Recently I published another tutorial where I created tabs for WordPress settings pages. We didn’t even discussed the design moment there, because WordPress core has everything we need, we just used a wrapper element
<nav class="nav-tab-wrapper"> and two CSS classes for tabs
nav-tab-active. That’s pretty much it.
With meta boxes for posts this moment can be a little bit tricky. We can of course use the same approach we used for settings pages and then our tabs are going to look like this:
In this example we have a couple of disadvantages:
- I also added some custom CSS for tabs –
border-color, otherwise they looked really ugly.
Or we can try the tab design WooCommerce uses:
Suddenly I found a solution when I took a look at categories meta box:
When I tried to copy and paste it for my custom meta box I found out that it works as is, that we don’t even have to add any extra CSS or JS! So, it seems to be exactly what we need. And this is how our final meta box in this tutorial is going to look like:
As always I am going to show you two approaches here:
In many different WordPress plugins settings are organized by tabs, we can consider it like a default functionality, because when creating tabs you don’t even need to write any CSS for them, it is already provided by WordPress code, just use the appropriate classes.
So in this tutorial we’re going to create a simple WordPress settings page with a couple of tabs in two different ways:
- In the first method we’re going to create options pages from scratch using WordPress Settings API. If you’ve never had a chance to work with it, then either consider using the second way or read a tutorial about Settings API.
- The second method is much simpler, all you need to do is to copy and paste the ready code into your plugin or theme, but in this case you have to have my Simple Fields plugin installed on your website.
That’s what we are going to have by the end of this tutorial:
Sometimes when you work with WordPress multisite network you may need to create a super administrator user not from the dashboard, but from the database with the help of SQL queries.
And in this tutorial I am about to show you how. There are actually only two steps we need to do:
This whole process of changing a user role after making a purchase in WooCommerce actually consists of two steps:
- We have to decide about the hook, when exactly we are going to do a role switching, because there are plenty of them.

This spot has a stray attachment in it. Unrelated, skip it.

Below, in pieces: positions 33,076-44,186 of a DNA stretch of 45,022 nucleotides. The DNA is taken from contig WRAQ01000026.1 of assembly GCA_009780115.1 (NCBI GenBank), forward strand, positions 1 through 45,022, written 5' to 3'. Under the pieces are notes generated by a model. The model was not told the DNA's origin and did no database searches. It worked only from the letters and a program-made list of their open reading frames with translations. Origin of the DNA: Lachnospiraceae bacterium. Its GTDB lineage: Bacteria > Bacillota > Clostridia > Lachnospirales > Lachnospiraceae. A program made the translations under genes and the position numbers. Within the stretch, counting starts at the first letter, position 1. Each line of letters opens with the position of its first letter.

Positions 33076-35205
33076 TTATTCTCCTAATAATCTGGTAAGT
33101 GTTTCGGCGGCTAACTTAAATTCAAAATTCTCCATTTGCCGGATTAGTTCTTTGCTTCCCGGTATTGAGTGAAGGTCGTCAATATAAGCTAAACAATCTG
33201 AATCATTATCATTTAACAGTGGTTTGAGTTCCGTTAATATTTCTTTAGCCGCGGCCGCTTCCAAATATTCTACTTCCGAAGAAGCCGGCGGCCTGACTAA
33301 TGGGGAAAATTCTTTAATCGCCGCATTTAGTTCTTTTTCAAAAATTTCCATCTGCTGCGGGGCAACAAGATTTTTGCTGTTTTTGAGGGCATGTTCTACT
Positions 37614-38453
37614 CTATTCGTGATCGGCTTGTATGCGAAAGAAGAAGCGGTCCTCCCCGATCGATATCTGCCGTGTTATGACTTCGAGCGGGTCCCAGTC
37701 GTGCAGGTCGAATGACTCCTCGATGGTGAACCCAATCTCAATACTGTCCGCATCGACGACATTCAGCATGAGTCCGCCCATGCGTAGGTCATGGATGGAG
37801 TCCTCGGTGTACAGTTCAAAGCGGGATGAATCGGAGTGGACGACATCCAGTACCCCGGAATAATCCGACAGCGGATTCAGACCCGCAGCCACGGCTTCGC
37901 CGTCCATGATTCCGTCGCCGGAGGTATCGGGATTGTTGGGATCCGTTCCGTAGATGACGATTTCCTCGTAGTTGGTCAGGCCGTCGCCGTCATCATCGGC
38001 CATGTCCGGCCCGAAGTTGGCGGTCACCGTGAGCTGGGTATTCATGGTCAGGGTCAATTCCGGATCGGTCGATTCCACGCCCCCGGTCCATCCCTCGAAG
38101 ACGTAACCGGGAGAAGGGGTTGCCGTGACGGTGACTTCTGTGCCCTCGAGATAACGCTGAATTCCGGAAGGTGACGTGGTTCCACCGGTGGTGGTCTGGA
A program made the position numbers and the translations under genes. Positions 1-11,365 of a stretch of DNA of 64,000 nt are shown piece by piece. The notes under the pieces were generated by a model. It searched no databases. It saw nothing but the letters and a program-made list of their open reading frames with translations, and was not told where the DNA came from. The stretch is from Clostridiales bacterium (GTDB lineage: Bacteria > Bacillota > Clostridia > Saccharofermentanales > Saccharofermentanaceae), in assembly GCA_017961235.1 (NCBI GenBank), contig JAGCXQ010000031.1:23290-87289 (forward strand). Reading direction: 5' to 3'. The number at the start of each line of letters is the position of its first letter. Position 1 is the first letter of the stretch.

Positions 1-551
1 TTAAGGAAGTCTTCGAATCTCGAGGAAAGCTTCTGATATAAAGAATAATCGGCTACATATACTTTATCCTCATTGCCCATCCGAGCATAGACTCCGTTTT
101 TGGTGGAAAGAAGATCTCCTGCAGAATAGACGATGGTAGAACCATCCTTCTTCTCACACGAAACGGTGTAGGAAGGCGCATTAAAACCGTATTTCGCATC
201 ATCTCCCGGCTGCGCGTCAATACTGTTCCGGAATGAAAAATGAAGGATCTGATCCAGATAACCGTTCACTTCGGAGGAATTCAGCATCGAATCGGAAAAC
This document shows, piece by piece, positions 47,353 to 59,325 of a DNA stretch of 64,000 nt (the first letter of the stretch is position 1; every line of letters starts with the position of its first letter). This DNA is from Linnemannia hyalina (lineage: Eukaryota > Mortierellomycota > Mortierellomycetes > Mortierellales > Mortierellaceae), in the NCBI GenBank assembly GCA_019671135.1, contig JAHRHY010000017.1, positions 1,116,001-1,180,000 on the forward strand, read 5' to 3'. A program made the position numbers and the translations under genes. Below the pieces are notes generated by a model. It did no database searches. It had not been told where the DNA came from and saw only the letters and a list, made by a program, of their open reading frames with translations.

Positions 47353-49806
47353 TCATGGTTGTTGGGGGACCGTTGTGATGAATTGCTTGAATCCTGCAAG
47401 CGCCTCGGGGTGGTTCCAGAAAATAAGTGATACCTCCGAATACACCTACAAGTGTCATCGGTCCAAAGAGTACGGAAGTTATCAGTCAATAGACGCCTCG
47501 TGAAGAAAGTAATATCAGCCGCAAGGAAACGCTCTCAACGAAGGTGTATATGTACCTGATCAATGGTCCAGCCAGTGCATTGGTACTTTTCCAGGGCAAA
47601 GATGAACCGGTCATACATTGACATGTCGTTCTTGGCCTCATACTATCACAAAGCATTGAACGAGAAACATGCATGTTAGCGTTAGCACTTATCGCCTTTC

- Check the order if there is a specific product (or products) and do the thing.
In this tutorial we will try to make specific variations (out of stock ones) in the variations dropdown list not selectable:
By default WooCommerce allows to select a variation even if it is out of stock and as a result we have a frustrated customer who sees this sad smiley instead of an active “Add to cart” button:
In this tutorial I’d like to show you an example how to replace the default variation select dropdowns with radio buttons without plugins. Maybe for specific WooCommerce product attributes or product IDs only.
Something like that:
We’re going to do it without any plugins, though, you might think that it’d be better to display the “Color” attribute not as radio buttons but as color swatches. Like this:
In this case I would recommend you to take a look at my plugin which allows to do that.
But now let me describe a little bit more what we are about to do in this tutorial:
- We are not going to change any WooCommerce HTML templates, that’s quite a rough method and I noticed that some plugin in WordPress plugin directory are doing that which I think is absolutely unnecessary.
- I will show you a couple of conditions which will allow you to replace variations select dropdowns with radio buttons only for specific products or only for specific attributes.
Now let’s get started.
Recently I’ve been working on a light version of my Simple Inventory Sync plugin which I hope you will see soon in the WordPress plugins directory and I faced with a very interesting task.
I needed to create additional settings fields in WooCommerce > Settings > Products and one of the fields should contain an application password for REST API authentication, so obviously I didn’t want that value to be displayed for anyone who can view the settings pages.
So I needed this:
And more than that I needed to escape an URL in the “Store URL” fields. So, now let’s dive into this in details.